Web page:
Your layover in Reykjavik is cause for celebration: you can organize a few exciting excursions that get you up close and personal with nature: from natural, geothermal hot springs; centuries-old lava tubes; and even walk through one of Iceland’s largest glaciers. Renting a car is necessary if you want to spend a couple days exploring the outskirts of Reykjavik. At the airport, book a rental and take a drive to some of the nearby attractions to the capital. Here are the top four:
Detox in a less busy hot springs than the Blue Lagoon
Although the geothermal springs are frequented mainly by adults, you may see a 4 or 5-year-old Icelandic child braving the warm waters. The geothermal baths at Krauma is located an hour and a half drive from Reykjavik and is a less competitive hot springs than the Blue Lagoon to visit. The luxury facility offers five baths of varying warm temperatures, and sources hot water from Iceland’s hot spring, Deildartunguhver.
The spring brings forth waters that reaches around 212°F, and is cooled to human bearable temperature by the cold water that comes from the glacier, Ok, the smallest glacier in Iceland. In addition to “chillin’ out” in one of the natural geothermal baths, try to reset your body with a plunge in the cold tub; detox in one of the calming saunas or steam baths; or meditate in the relaxation room near the fireplace.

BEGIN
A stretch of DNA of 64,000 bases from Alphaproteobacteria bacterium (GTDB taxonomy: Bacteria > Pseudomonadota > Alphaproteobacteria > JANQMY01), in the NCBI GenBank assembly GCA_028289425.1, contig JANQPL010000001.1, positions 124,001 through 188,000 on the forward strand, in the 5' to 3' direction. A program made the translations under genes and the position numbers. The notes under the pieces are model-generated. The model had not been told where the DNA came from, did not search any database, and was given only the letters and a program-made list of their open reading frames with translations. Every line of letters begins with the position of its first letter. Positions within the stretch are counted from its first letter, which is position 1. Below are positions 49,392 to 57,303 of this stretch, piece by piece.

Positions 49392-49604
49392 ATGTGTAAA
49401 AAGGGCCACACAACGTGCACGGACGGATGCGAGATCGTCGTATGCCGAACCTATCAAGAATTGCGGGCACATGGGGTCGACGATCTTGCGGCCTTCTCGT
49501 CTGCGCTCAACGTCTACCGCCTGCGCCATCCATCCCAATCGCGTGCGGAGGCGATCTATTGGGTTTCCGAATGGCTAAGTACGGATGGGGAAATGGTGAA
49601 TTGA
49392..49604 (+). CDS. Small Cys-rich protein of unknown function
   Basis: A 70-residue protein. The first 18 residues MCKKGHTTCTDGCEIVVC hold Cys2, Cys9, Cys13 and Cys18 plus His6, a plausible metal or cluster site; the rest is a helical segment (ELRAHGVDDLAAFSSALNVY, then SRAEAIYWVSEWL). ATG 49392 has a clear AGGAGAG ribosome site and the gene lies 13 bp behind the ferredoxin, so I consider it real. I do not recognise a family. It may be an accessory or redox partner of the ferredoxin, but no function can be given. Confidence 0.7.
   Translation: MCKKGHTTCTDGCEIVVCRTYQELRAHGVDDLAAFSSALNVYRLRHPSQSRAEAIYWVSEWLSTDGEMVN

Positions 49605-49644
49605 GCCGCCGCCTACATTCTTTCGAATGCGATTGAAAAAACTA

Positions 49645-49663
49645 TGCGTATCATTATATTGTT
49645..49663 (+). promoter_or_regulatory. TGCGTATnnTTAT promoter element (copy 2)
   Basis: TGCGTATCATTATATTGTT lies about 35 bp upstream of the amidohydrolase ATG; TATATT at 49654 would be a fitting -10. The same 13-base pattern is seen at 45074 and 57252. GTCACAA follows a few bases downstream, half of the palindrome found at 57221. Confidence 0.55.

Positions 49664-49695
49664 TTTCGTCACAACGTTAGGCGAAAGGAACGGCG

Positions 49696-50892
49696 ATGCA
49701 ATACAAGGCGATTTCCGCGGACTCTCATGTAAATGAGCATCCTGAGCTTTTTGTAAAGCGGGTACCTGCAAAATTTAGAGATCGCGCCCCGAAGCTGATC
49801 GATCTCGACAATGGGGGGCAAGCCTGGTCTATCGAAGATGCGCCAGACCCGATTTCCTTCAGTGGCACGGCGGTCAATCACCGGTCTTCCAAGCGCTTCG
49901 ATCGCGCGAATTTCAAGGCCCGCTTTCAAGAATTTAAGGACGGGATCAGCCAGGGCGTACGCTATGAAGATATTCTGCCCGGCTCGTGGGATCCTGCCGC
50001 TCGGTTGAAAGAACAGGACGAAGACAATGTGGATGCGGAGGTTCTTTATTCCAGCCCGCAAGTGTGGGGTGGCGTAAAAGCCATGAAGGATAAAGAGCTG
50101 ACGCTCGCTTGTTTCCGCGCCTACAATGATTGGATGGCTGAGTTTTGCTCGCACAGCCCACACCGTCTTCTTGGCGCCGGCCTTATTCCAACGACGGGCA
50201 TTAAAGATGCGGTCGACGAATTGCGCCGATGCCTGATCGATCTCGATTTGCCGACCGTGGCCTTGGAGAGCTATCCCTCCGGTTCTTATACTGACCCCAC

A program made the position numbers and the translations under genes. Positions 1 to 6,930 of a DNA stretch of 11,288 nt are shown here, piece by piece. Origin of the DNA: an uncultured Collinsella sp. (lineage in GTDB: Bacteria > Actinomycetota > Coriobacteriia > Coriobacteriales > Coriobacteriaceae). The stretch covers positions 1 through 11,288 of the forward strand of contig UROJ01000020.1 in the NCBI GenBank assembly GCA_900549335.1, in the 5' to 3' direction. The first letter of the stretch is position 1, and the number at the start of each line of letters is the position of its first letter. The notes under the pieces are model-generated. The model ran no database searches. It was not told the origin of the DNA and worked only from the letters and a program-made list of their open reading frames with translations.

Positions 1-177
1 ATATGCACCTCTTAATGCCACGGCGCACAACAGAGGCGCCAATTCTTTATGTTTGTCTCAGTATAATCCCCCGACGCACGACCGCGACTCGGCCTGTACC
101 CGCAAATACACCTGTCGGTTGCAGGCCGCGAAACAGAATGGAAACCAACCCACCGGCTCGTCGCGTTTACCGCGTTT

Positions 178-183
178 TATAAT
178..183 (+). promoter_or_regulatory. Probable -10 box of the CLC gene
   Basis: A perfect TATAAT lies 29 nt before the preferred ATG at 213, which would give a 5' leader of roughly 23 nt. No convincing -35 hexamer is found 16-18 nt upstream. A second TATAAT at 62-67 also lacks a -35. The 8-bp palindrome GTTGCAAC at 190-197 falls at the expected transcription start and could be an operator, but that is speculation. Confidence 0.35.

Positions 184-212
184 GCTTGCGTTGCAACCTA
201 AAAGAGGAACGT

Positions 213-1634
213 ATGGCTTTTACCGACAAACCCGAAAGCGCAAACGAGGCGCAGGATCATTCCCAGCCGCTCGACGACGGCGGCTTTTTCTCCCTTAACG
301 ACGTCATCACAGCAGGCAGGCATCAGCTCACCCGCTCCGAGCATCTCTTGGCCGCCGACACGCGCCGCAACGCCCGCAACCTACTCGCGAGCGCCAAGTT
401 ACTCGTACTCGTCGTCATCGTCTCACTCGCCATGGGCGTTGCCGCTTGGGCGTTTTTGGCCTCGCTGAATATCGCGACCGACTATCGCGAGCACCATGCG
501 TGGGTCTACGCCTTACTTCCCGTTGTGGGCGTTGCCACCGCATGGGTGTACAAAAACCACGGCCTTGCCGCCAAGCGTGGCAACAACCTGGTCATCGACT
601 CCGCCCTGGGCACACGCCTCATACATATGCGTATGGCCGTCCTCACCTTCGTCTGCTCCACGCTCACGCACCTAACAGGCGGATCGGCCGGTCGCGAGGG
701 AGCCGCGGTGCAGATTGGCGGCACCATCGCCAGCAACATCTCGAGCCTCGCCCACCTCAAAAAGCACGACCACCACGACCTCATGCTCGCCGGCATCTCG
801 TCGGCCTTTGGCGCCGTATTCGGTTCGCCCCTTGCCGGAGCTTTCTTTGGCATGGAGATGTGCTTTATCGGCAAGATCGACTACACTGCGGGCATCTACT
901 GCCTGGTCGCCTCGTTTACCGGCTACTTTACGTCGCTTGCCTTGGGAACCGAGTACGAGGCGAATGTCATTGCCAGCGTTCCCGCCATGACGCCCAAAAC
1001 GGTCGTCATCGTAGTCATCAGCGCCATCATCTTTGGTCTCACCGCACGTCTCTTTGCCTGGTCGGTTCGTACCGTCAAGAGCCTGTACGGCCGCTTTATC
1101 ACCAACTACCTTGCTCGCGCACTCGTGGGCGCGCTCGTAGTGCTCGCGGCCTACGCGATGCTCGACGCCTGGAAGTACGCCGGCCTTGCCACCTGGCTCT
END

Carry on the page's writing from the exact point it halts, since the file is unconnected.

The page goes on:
Explore a 1,000-year-old lava tunnel
Only 30 minutes away from Krauma is a cave you can walk through with hard hats with lights: the Víðgelmir cave. If you decide to skip Krauma, plan for a 2-hour drive to the cave from downtown Reykjavík. Called “Iceland’s Mightiest Lava Cave”, the 1,100 year old lava tube is 5,200 feet long and formed when a nearby volcano erupted, scorched the earth, and created an underground pathway as the magma cooled. Your guide will stop at points along the way to explain the geological formations and the intricate properties of the cave.
Trek a Cold Glacier
When you think of Iceland, you probably think of “ice” being somewhere in your experience with the landscape. It shouldn’t come as a surprise that a tour was created where you could trek inside Langjokull, Iceland’s second largest glacier. The man-made ice tunnels of the Into the Glacier tour were created over the span of a few months by demo teams so that you could trek over hundreds of feet of thick ice beneath your feet. You suit up at basecamp with complimentary snow suits and waterproof boots to protect from the chill temperatures inside the glacier.
One of the most interesting aspects of the tour is the journey from basecamp to the entrance, where the modified glacier vehicles drive impressively over sheets of ice and pools of water made by the glacial ice cap. Before your 3-hour tour, have lunch at the Húsafell bistro, which is next to the pick up spot for the Into the Glacier bus. The buffet usually has Icelandic and international cuisine, like meat soup, pizza, and salads. After you finish the Into the glacier tour you can stop by the Hraunfossar waterfalls which are not too far away.